Azza recently launched the brand's new Cube 240 and Cube 360 liquid AIO coolers, supporting the upcoming LGA1851 socket for Arrow Lake processors. Azza is the second CPU cooling brand, behind Noctua, to confirm that current LGA1700 coolers will be compatible with the new socket.
The LGA1851 socket, as its name implies, features 1,851 contacts, approximately a 9% increase over the existing LGA1700 socket. Leaked schematics of the LGA1851 socket showed the exact same socket dimensions (45 x 37.55mm) and mounting spacing as LGA1700. The latter isn't surprising since Intel hasn't changed the mounting spacing on mainstream platforms for a while now. One significant change to the LGA1851 socket is reportedly the higher maximum dynamic pressure. According to the information, the LGA1815 socket reflects an 89% higher mounting pressure than the LGA1700 socket.
A greater maximum dynamic pressure value suggests more mounting pressure from the CPU cooler. However, that may not always be the case. For example, Noctua has already listed LGA1851 compatibility with its retail CPU coolers and doesn't mention a separate mounting kit for LGA1851. In addition, the user manual for the Azza Cube 360 via a Reddit thread also shows native LGA1851 support without any additional accessories.
The transition from Alder Lake to Raptor Lake didn't alter the PBP (Processor Boost Power), but the MTP (Maximum Turbo Power) has shown a significant increase in certain SKUs, which logically demands more thermal performance. For instance, the Core i7-13700K has a 33% higher MTP than the Core i7-12700K, and the Core i5-13600K's MTP is 21% greater than the Core i5-12600K.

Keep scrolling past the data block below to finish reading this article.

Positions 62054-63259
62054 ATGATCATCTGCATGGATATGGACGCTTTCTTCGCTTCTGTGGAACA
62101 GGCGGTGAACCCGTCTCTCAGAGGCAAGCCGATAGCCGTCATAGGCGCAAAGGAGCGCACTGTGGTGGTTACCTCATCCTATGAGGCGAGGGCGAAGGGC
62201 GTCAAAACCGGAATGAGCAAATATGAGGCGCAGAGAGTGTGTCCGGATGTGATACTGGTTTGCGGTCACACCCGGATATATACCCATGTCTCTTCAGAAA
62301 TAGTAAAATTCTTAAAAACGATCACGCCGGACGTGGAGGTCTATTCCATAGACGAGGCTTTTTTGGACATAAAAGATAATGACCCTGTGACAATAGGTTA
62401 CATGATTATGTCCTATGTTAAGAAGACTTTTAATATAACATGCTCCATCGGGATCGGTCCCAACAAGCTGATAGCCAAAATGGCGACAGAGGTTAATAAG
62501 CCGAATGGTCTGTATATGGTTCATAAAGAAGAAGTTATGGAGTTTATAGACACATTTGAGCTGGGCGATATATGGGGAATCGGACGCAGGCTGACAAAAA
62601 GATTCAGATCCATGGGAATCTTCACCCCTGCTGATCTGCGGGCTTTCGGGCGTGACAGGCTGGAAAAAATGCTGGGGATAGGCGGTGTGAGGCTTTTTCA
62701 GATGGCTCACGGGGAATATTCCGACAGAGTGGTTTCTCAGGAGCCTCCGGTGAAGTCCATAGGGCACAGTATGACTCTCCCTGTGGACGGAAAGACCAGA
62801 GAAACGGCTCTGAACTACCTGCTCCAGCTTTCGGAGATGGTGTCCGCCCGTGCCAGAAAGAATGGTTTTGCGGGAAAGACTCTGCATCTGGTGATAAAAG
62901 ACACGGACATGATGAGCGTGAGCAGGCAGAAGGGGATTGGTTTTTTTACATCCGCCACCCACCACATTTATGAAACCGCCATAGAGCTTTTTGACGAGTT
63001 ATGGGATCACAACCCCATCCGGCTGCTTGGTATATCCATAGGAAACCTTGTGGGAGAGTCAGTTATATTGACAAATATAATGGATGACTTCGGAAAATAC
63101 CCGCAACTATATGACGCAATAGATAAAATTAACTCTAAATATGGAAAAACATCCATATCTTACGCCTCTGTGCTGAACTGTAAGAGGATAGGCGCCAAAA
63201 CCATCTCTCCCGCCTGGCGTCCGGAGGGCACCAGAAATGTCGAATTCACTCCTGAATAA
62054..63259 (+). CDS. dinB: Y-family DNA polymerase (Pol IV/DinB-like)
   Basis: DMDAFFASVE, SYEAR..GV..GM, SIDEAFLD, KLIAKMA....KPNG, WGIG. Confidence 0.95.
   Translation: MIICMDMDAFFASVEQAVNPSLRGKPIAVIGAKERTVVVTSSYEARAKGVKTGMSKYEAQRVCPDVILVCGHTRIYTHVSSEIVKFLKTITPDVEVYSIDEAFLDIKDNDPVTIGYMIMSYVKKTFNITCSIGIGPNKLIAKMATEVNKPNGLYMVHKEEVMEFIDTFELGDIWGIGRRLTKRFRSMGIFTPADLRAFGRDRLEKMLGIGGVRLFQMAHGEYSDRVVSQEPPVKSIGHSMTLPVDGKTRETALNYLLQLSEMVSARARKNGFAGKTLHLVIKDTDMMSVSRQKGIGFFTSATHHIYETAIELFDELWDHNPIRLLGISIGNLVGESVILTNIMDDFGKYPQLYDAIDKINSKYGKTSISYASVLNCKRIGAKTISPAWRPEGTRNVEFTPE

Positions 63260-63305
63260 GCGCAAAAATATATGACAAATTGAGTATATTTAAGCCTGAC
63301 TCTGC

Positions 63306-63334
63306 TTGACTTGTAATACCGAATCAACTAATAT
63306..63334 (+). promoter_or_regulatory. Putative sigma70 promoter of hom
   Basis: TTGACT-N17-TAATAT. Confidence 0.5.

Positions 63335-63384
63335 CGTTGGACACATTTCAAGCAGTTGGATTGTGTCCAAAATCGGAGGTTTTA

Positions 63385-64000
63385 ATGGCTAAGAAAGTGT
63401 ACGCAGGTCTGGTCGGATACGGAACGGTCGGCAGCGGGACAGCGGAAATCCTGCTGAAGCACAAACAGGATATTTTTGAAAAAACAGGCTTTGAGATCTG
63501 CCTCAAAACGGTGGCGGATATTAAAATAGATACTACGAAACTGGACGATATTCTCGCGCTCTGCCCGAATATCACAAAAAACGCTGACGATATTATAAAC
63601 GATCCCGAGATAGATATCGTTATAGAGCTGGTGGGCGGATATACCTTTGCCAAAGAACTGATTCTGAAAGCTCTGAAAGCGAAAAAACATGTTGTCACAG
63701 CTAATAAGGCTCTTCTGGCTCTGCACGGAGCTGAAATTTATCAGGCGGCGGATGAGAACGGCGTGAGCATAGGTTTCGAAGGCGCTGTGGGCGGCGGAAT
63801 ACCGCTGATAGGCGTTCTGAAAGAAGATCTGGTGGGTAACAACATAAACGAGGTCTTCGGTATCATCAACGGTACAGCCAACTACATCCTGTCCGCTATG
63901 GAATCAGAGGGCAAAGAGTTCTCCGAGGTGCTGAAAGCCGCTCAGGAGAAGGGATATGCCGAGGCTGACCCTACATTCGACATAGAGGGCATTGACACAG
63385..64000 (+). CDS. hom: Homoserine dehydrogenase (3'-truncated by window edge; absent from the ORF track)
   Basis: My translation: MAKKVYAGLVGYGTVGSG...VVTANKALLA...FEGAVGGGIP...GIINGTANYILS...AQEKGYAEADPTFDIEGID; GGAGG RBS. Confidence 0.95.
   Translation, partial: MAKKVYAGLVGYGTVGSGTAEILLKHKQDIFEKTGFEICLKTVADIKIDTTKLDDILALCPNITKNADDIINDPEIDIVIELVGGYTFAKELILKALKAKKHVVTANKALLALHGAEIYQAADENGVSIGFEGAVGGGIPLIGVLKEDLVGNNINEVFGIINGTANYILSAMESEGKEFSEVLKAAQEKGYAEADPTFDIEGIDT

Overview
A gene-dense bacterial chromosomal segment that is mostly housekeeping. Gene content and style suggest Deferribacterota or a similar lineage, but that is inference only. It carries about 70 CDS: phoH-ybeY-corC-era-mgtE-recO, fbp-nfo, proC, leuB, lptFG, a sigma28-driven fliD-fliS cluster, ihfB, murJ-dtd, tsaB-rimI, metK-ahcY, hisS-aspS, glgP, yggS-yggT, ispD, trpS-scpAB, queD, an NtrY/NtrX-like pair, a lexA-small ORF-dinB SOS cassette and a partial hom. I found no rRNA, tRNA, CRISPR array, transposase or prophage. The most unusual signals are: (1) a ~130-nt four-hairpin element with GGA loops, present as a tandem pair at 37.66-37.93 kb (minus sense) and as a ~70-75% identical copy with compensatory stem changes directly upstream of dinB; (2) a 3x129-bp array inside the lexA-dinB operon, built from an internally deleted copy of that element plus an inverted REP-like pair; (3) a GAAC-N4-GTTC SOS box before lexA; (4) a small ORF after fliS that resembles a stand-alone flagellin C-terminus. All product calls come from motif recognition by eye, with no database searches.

Alleged internal performance projections for Arrow Lake claim up to 21% higher performance than Raptor Lake Refresh at 250W. We can only hope that Intel keeps Arrow Lake around that power range. It's comforting to know that you can potentially reuse existing LGA1700 coolers with Arrow Lake, but it remains to be seen whether you should. You should have little to worry about if you have a 360mm or maybe even a 240mm AIO liquid cooler. But you may want to think twice if you own a budget $50 CPU air cooler and want to pair it with a high-end SKU.
The LGA1851 socket is expected to be around until 2026. In typical Intel fashion, that likely means two generations of processors, starting with Arrow Lake. A refresh may be on the menu, but that'll depend on how competitive AMD's Zen 5 is and whether there are any setbacks on Intel's side for the following architecture.
That means if you have a proficient Intel CPU cooler, you may be able to keep using it for the next three years — assuming you want to keep your cooler while upgrading other aspects of your PC, including your motherboard and CPU.
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Zhiye Liu is a Freelance News Writer at Tom’s Hardware US. Although he loves everything that’s hardware, he has a soft spot for CPUs, GPUs, and RAM.